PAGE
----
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Archive for the ‘Texas (TX)’ Category

2/4/2013 UPDATE: CONGRATULATIONS TO ALL CASHMAN LAW FIRM, PLLC CLIENTS WHO HAVE BEEN DISMISSED FROM THIS CASE!

To glance back at the Patrick Collins, Inc. v. Does 1-75 (Case No. 3:11-cv-00389) case in the Southern District of Texas case that we have been tracking almost daily since August, 2011, I wanted to give a quick snippet that I think this case is about to go bust.

Lionel Martin (is he even still doing these cases?) is the plaintiff’s local counsel for this lawsuit. Late last year, the judge ordered that plaintiff Patrick Collins, Inc. has taken too long with this case, and that they decide whether they will proceed against each defendant or not. Their deadline to decide (by the way) is today.

Now obviously things can go terribly wrong in this case, and if so, we would see a whole SLEW of filings naming a number of the 75 defendants in the next twenty-four hours.  More likely, we’ll hear radio silence from the plaintiff attorney, and the case will be dismissed.  I’ll let you know as soon as I hear anything further.

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So… I was in the Southern District of Texas court this afternoon, and I thought that I would stop by and sit in on the Sunlust Pictures, LLC v. Does 1-75 (Case No. 4:12-cv-00695) case management hearing.

Prenda Law Inc.’s local counsel was a no show.

Using the court’s speaker phone, the clerk called Douglas Clemons, Prenda’s answer to Doug McIntyre’s withdrawal as local counsel from all of their cases.

RECEPTIONIST: “Manfred Sternberg & Associates, how may I help you?”

CLERK: “We are looking for Douglas Clemons.  He has a hearing scheduled with Judge Ellison.”

RECEPTIONIST: “With who?”

CLERK: “Judge Ellison.”

RECEPTIONIST: “Let me see if he is here… No, he is not in the office.  I don’t even see anything on his calendar for today.  I’m going to transfer you to his cell phone. [click. dial tone.]“

In other words, Doug Clemons, local counsel to Prenda Law Inc. didn’t even know he had a hearing this afternoon.  This baffles me — I’ve known about it for weeks.  I expect that he has some explaining to do.

As far as the Sunlust Pictures, LLC v. Does 1-75 case is concerned, the hearing from today will probably be rescheduled with no consequences to the plaintiffs or to Prenda Law Inc.’s local counsel.  That being said, I do want to point out that the John Doe Defendants in this case likely have nothing to worry about — well, at least the Comcast Cable Communications subscribers.

Comcast refused to comply with the subpoena issued to them to release the names of the accused defendants, and Prenda sued Comcast in DC in a “motion to compel” case entitled “Sunlust Pictures, LLC v. Comcast Cable Communications, LLC” (Case No. 12-mc-00383).  They have done this before.  The judge denied Prenda’s motion, and thus Comcast will not be complying with the subpoena which essentially means that any Sunlust Pictures, LLC clients here in the Texas lawsuits are home free.  Your plaintiff attorneys will not know who you are.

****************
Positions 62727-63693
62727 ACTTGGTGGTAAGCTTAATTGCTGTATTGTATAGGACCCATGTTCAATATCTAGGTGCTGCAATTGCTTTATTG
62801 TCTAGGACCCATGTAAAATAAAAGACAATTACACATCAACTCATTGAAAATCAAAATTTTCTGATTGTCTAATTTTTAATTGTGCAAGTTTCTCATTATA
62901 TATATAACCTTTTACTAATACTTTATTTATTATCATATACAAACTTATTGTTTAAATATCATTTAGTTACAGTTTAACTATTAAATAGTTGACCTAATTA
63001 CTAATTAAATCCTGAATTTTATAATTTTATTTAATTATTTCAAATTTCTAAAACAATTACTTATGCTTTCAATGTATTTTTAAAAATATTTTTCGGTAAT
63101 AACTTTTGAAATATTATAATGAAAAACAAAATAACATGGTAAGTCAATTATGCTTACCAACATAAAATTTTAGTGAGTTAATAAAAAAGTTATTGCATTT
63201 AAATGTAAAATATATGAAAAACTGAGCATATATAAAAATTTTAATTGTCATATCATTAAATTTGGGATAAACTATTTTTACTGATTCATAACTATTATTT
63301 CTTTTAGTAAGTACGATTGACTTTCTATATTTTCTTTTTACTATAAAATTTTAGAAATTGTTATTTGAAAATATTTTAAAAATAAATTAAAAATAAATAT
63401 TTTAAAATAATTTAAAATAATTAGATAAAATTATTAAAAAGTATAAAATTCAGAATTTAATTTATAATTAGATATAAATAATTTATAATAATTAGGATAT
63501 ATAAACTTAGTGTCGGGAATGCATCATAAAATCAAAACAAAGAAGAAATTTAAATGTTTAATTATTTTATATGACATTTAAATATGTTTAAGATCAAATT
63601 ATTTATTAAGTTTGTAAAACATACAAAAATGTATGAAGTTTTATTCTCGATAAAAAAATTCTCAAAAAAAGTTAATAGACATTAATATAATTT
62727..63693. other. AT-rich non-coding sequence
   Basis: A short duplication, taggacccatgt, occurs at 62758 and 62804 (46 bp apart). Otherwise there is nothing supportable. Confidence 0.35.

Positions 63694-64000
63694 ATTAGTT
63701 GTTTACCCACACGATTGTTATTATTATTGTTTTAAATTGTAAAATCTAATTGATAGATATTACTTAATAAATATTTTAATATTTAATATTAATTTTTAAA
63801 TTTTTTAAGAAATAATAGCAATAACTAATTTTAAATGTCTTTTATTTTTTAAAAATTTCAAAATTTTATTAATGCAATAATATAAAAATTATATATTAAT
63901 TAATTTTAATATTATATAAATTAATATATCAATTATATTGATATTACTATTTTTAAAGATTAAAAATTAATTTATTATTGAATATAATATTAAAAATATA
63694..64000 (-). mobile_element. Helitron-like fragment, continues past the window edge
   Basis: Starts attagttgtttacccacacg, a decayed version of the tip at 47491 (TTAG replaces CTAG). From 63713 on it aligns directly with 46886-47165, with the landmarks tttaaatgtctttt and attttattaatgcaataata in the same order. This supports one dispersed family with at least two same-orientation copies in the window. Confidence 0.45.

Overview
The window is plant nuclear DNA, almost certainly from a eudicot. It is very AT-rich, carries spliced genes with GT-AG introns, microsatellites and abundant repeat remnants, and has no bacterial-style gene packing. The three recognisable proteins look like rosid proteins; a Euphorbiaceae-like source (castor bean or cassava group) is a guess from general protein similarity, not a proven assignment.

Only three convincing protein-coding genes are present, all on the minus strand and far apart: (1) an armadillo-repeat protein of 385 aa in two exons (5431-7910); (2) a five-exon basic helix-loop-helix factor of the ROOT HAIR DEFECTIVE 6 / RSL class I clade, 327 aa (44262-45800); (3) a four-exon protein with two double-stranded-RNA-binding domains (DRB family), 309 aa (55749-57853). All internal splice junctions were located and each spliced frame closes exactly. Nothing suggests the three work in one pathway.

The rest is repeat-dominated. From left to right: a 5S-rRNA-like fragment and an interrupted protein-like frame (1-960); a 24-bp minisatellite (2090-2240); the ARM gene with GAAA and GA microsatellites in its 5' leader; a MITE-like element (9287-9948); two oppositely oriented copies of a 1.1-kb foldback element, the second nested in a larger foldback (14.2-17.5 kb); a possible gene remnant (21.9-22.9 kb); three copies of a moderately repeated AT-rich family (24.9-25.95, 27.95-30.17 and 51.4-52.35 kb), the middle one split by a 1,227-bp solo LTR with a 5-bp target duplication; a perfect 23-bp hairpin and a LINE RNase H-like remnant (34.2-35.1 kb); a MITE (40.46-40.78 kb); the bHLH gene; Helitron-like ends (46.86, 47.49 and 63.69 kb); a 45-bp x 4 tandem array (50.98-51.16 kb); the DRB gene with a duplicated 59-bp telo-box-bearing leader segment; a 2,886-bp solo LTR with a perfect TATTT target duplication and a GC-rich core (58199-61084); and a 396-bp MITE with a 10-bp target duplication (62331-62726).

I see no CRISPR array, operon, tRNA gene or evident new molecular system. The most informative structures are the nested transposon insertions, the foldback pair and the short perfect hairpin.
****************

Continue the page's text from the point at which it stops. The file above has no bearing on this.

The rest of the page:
As for non-Comcast defendants, there will be another case management hearing.  It’s probably a good idea to mount a proactive defense and at least let yourselves be heard.  Judge Ellison is a fair judge, and he will listen to you regardless of whether you are represented by an attorney or not.

I think more generally that it is probably a good idea for Doe Defendants across the country to start showing up to these hearings.  If you don’t have an attorney, wear a tie and a jacket, and say hello to the judge and the clerk.  If you do not have an attorney representing you, then represent yourselves.  I don’t think one local counsel who doesn’t have his heart invested in these cases can stand up to many of you, especially when you are passionately against these kinds of lawsuits.

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I sometimes feel like a duck in a pond — everything seems calm on the surface, but under the water, I am directing local counsel with a fury. No doubt copyright trolls operate the same way (John Steele did it, and quite frankly, this is the only way a multi-jurisdictional law practice can properly operate).

The problem happens, however, when one of your local counsel drowns. What do you do — do you let them take the fall? Or do you do whatever it takes to support them even when your cherished law firm name is not on their court filings?

I am sad to share that my nemesis of sorts, Doug McIntyre, has drowned, and his copyright troll employer appears to have let him take the fall.